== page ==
Evolution of Fatherhood One Man's Journey to Becoming a Father

Evolution of Fatherhood One Man's Journey to Becoming a Father

“I’m sorry, but we will be letting your department go.”

 

I stared at my co­worker from human resources in disbelief. I quickly scanned the room at the rest of the group that was gathered in this now tension filled conference room. I saw tears streaming down faces and blank emotionless faces peering right back at me. And I could feel the fog of uncertainty start to clog my mind. I quickly snapped out of it and spit out the first thing that came to my mind.

 

“This can’t be happening, I…I…I have a baby now, what am I supposed to do?”

 

I could feel the panic rise in me as I pictured my 7-month old baby girl resting in her crib.

I’m a father now, it’s my job to provide for her. What do I do if I can no longer…provide? I could hear a response from the question I asked, but those words floated away into space. Nothing she said could help me now. I began the drive home and called my wife to tell her the news. She reacted the way any normal wife would, she was scared and worried. I pulled into my driveway, parked, and just sat there to collect my thoughts. After what seemed like an eternity, my wife walked out with our baby girl in her arms.

 

“We are going to be ok, alright? Look, you stay home full­time to take care of Bug. We will save money that way.”

 

I agreed and the next day would be a true test of fatherhood.

 

My wife’s alarm blared through our bedroom and I watched her prepare for the day while I laid motionless under the covers. Talk about multi­tasking, she barked out instructions about baby care, fixed her make­up, and straightened her hair all at the same time. It was a blur and I wasn’t really paying attention to anything she was saying. I would regret that soon enough. I looked over at my bundle of joy sleeping peacefully.

 

“This is going to be easy…feed her when she wakes up, play with her, she goes back to sleep, and I can play video games.”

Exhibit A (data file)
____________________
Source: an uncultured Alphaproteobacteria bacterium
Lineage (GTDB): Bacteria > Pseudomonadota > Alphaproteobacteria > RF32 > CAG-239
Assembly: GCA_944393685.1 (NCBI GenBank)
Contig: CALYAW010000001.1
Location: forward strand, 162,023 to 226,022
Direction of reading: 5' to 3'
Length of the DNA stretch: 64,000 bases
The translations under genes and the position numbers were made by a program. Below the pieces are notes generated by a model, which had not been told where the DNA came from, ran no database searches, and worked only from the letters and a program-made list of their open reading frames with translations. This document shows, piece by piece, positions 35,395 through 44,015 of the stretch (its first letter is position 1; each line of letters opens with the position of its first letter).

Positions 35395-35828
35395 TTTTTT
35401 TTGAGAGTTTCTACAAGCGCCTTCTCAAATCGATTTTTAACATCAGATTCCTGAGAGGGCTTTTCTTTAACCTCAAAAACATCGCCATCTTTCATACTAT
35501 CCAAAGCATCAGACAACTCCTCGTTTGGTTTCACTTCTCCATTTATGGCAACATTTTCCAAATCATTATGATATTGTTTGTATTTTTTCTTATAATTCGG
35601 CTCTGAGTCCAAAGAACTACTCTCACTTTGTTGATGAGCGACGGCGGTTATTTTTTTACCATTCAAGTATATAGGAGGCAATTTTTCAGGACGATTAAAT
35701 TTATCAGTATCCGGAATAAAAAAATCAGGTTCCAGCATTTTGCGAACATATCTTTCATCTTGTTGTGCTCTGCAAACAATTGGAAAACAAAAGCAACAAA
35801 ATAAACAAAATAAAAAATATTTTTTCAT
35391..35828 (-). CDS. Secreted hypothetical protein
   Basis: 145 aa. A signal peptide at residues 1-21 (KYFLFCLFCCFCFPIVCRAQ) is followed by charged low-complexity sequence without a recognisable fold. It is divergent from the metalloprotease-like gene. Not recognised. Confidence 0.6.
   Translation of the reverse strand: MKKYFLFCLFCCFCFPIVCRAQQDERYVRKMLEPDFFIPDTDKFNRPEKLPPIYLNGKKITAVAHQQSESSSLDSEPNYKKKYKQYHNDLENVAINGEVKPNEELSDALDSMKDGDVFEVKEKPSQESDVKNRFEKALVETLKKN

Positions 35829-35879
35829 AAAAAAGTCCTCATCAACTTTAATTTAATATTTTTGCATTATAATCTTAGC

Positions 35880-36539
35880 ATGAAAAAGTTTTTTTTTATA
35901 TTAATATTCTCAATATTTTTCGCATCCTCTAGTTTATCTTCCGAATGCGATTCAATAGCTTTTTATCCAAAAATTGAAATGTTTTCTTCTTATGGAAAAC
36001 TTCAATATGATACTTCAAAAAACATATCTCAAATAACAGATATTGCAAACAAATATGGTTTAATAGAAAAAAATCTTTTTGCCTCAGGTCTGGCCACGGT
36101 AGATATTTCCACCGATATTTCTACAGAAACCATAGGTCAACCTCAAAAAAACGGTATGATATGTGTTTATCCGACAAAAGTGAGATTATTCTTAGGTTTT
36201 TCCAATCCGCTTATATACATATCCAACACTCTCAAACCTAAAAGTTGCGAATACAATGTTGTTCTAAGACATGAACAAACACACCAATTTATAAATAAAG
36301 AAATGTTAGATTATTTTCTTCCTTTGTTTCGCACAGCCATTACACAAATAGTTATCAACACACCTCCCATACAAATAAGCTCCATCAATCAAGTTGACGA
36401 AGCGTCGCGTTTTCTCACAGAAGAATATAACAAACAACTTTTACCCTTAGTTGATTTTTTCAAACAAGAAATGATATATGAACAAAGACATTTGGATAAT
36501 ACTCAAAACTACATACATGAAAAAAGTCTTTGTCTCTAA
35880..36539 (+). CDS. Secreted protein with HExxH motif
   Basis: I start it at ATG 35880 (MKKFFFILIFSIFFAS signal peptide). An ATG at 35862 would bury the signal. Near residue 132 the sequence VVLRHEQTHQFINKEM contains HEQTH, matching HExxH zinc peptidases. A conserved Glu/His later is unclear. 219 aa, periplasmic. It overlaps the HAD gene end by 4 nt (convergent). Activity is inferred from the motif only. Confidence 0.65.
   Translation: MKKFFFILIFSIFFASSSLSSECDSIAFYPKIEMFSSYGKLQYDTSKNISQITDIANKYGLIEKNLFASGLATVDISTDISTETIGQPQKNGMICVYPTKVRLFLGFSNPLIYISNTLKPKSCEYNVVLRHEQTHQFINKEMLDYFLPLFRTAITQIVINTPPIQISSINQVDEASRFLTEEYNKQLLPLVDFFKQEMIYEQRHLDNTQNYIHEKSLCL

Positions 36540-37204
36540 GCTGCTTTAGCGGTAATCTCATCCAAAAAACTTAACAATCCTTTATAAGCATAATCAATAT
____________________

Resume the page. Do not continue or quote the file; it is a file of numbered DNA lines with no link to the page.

As soon as my wife closed the door, I could hear Bug start to stir in her crib. And as soon as she saw who was taking care of her that day, it was over. She started to cry. I took her in my arms and went downstairs to fix her a bottle and she refused. I tried everything.

 

A game of peek­a­boo? No.

A puppet show? No.

 

Sing songs from her favorite baby show? With my terrible voice, I’m pretty sure that made things worse.

 

The crying went on for hours and I found myself in tears. I was frustrated and had no clue what to do. Am I cut out to be a father? Do I know how to do this? My own baby hates me. So, I had to figure something out. I picked up my cell phone and called my mother-in-law. She was magical with babies and I had faith she had the answer. The phone rang and went to voicemail. Panic started to seep into my head again and my mind continued to work.

 

“Ok, you know what? I will just bring the baby to her. Yeah, that’s it. She will know what to do.”

 

I grabbed the keys, put Bug in the baby seat, and drove to my mother-in-law’s place of employment. I walked through the hallways with my baby in my arms and paid no attention to the staff members who stared at me with confusion. Finally, I got to her office and knocked on her door. She was very surprised to see me and bug, but I think it had more to do with the fact a man in his mid-thirties dressed in pajamas knocked on her office door holding a baby with tears in his eyes.

 

“She won’t stop crying; I don’t know what to do.”

 

She took the baby in her arms and that’s all. Bug stopped crying and starting smiling. I was dumbfounded. I’m her father and I have no clue how to soothe her. And then it hit me.

 

As fathers, we don’t have to know the answers, but we have to know how to GET the answers. Like they say in show business, it’s not what you know…it’s WHO you know.  Today’s fathers have a wealth of tools to get this father thing down right. We can lean on other fathers for advice, we can go online and watch videos on how to swaddle our newborns, and pretty soon we become the masters of multi­tasking just like our girlfriends or wives.

 

That crying incident was years ago, but the lesson I learned about what it takes to be a good father still rings true. It’s about assessing the situation, humbling yourself if you don’t know the answer, and then doing whatever it takes to resolve the issue. In today’s world, it takes more than just that to be a “good father” but ultimately the moment you are willing to do anything and everything to protect and care for your baby is when you become a good father.

 

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